Daniel Botkin is the definition of a “natural-born” teacher.
Remember in school when there was a “cool” teacher the other kids had, but you always had the boring ones? When you meet Daniel, you realize right away that he is an educator and you wish he had been there when you were growing up. He assesses your level of understanding about any given subject, and works from there. He will literally die before he let’s you get away without learning something!
Before he became a farmer, Daniel did, in fact, teach school for over 25 years. His subjects included English, Spanish, Physical Education and more at public schools, a family planning agency and a school for “at risk” youths. (He was also a professional foot-bagger (the correct name for hacky-sacker), traveling far and wide to major competitions, but that’s another story and another reason why you wish he had been your teacher!)
Ten years ago, Daniel and his wife, Divya, purchased a home on 3 acres of land atop a small mountain in western Massachusetts. They grow vegetables year-round in their hoop houses and they raise 8 goats (for the meat, milk and entertainment!).
Now, from his micro-farm, Daniel teaches workshops about growing food, raising goats and permaculture (integrating the land with it’s inhabitants). His website is absolutely loaded with educational material about micro-farming. In fact, there are 17 short eHow videos about How to Build Hoop Houses. Another interesting section of his website includes his article, “Gleaning, Dumpster Diving and a Philosophy of Farming.”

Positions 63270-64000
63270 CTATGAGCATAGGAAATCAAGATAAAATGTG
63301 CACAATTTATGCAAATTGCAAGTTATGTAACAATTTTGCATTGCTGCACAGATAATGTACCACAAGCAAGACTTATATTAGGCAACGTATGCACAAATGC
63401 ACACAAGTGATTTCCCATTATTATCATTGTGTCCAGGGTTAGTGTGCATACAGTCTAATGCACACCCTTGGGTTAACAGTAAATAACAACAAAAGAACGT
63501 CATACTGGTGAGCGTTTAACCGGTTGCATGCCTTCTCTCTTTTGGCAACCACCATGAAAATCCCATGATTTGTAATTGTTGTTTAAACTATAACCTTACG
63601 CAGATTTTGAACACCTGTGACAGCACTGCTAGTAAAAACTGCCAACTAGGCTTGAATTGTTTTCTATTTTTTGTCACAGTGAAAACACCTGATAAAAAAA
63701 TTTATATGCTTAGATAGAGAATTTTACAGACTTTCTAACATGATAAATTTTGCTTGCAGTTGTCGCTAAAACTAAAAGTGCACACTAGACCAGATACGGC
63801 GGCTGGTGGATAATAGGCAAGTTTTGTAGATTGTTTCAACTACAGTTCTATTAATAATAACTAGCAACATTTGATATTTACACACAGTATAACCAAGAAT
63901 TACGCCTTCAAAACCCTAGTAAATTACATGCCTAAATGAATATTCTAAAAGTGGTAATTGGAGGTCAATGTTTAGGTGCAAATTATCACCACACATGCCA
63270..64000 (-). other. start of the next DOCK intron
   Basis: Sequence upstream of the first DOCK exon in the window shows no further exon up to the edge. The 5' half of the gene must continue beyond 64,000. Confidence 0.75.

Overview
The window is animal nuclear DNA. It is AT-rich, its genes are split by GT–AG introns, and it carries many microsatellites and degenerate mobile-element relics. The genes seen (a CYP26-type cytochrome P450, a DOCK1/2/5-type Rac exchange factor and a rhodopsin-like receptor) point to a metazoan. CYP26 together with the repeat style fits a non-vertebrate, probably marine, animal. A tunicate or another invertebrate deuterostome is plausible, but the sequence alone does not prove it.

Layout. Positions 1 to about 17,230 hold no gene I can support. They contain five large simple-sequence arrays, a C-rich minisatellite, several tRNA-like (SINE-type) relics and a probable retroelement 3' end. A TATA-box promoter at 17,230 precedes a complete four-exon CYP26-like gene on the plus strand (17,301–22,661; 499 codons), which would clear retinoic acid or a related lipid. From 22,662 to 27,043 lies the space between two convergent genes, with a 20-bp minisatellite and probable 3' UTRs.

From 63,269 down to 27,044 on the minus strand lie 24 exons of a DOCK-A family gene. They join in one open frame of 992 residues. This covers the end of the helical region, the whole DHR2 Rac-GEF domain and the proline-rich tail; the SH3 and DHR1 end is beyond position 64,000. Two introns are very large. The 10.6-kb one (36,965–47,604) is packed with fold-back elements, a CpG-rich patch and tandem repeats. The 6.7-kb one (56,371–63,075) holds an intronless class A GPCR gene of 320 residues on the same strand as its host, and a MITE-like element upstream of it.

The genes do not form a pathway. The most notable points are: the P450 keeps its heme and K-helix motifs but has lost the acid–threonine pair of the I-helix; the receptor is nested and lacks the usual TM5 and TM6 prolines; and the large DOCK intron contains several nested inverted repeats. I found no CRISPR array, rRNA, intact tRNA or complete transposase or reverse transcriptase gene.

He grows vegetables year round by utilizing hoop houses and cold frames, simple wood structures covered with greenhouse plastic. As he points out, they aren’t pretty but the vegetables sure taste good in February! (Actually, many of the greens do taste sweeter when they are grown in the cold months.)
There are 6 hoop houses, altogether, and we started our tour with the largest one. Sure enough, although it was late November, the plants were thriving:
The smaller hoop houses are low to the ground, but it’s easy to pick the harvest.
In the summer, Daniel usually takes on young interns and mentors them in his farming methods. Unfortunately, this doesn’t really work when it comes to milking the goats. The interns typically stay for a month or so and that isn’t enough time to teach them to milk properly. (As you know, goats can be difficult to milk.) Daniel also needs every drop of the milk he gets and he can’t risk losing a bucket or two.
That’s Daniel and Divya’s daughter, Leylee at right.
The resident buck (black and white) has mated with almost all of the does, so in 5 months, there will be kids.
Daniel gave me a glass of fresh goat’s milk and I pronounced it the best I have tasted. Then, he showed me his method for making Queso Blanco. It turned out to be almost exactly the recipe in our book, “Home Cheese Making” which uses only vinegar to acidify the milk. However, Daniel “never ever ever ever” measures anything when cooking or making cheese, including temperatures, so it may not be “exactly” the same.
Daniel Botkin’s Queso Blanco
1. He takes 2 1/2 – 3 gallons of goat’s milk and heats it “directly” (on the stove) to near boiling.
2. He lets it sit for 3 minutes or so.
3. He pours white vinegar into it until he sees it curdle, stopping when the whey is yellow:
4. Then he lets it cool down for an hour or so (just because he doesn’t like to deal with it when it’s still hot).
5. Then, he drains the whey into a bucket (for the goats):
9. After a couple of hours, he cuts it up and wraps it in waxed paper. Daniel says he uses it in almost everything. It doesn’t melt, so it’s handy in stir-frys or used as a substitute for tofu. I can confirm that it’s absolutely delicious!
One last note about Daniel- he designed the stained glass window below. It tells the story of his life. That’s him on the right playing hacky-sack: